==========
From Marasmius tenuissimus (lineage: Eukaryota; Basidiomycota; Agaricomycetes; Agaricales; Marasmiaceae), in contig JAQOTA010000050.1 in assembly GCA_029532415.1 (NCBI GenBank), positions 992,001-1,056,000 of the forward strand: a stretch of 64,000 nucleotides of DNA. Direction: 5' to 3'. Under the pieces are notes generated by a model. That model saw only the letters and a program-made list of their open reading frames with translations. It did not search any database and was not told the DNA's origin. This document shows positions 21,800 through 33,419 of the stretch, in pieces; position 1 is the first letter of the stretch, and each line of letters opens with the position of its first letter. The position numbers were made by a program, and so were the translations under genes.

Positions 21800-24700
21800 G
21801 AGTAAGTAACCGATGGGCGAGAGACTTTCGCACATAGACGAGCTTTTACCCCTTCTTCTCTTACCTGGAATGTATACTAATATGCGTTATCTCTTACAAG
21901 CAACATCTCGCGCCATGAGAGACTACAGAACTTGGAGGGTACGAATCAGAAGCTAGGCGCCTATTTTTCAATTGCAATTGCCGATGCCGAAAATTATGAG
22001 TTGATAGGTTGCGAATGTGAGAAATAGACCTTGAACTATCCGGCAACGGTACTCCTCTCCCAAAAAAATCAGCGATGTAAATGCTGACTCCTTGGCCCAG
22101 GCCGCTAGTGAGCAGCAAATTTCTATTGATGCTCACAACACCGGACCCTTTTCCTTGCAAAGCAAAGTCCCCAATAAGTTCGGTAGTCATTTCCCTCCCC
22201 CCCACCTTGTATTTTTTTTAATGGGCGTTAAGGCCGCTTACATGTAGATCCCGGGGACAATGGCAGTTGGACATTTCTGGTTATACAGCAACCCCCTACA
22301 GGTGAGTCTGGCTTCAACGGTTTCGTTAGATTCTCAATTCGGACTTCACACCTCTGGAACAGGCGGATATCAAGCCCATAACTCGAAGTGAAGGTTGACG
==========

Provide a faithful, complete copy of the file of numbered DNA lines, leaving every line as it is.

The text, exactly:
From Marasmius tenuissimus (lineage: Eukaryota; Basidiomycota; Agaricomycetes; Agaricales; Marasmiaceae), in contig JAQOTA010000050.1 in assembly GCA_029532415.1 (NCBI GenBank), positions 992,001-1,056,000 of the forward strand: a stretch of 64,000 nucleotides of DNA. Direction: 5' to 3'. Under the pieces are notes generated by a model. That model saw only the letters and a program-made list of their open reading frames with translations. It did not search any database and was not told the DNA's origin. This document shows positions 21,800 through 33,419 of the stretch, in pieces; position 1 is the first letter of the stretch, and each line of letters opens with the position of its first letter. The position numbers were made by a program, and so were the translations under genes.

Positions 21800-24700
21800 G
21801 AGTAAGTAACCGATGGGCGAGAGACTTTCGCACATAGACGAGCTTTTACCCCTTCTTCTCTTACCTGGAATGTATACTAATATGCGTTATCTCTTACAAG
21901 CAACATCTCGCGCCATGAGAGACTACAGAACTTGGAGGGTACGAATCAGAAGCTAGGCGCCTATTTTTCAATTGCAATTGCCGATGCCGAAAATTATGAG
22001 TTGATAGGTTGCGAATGTGAGAAATAGACCTTGAACTATCCGGCAACGGTACTCCTCTCCCAAAAAAATCAGCGATGTAAATGCTGACTCCTTGGCCCAG
22101 GCCGCTAGTGAGCAGCAAATTTCTATTGATGCTCACAACACCGGACCCTTTTCCTTGCAAAGCAAAGTCCCCAATAAGTTCGGTAGTCATTTCCCTCCCC
22201 CCCACCTTGTATTTTTTTTAATGGGCGTTAAGGCCGCTTACATGTAGATCCCGGGGACAATGGCAGTTGGACATTTCTGGTTATACAGCAACCCCCTACA
22301 GGTGAGTCTGGCTTCAACGGTTTCGTTAGATTCTCAATTCGGACTTCACACCTCTGGAACAGGCGGATATCAAGCCCATAACTCGAAGTGAAGGTTGACG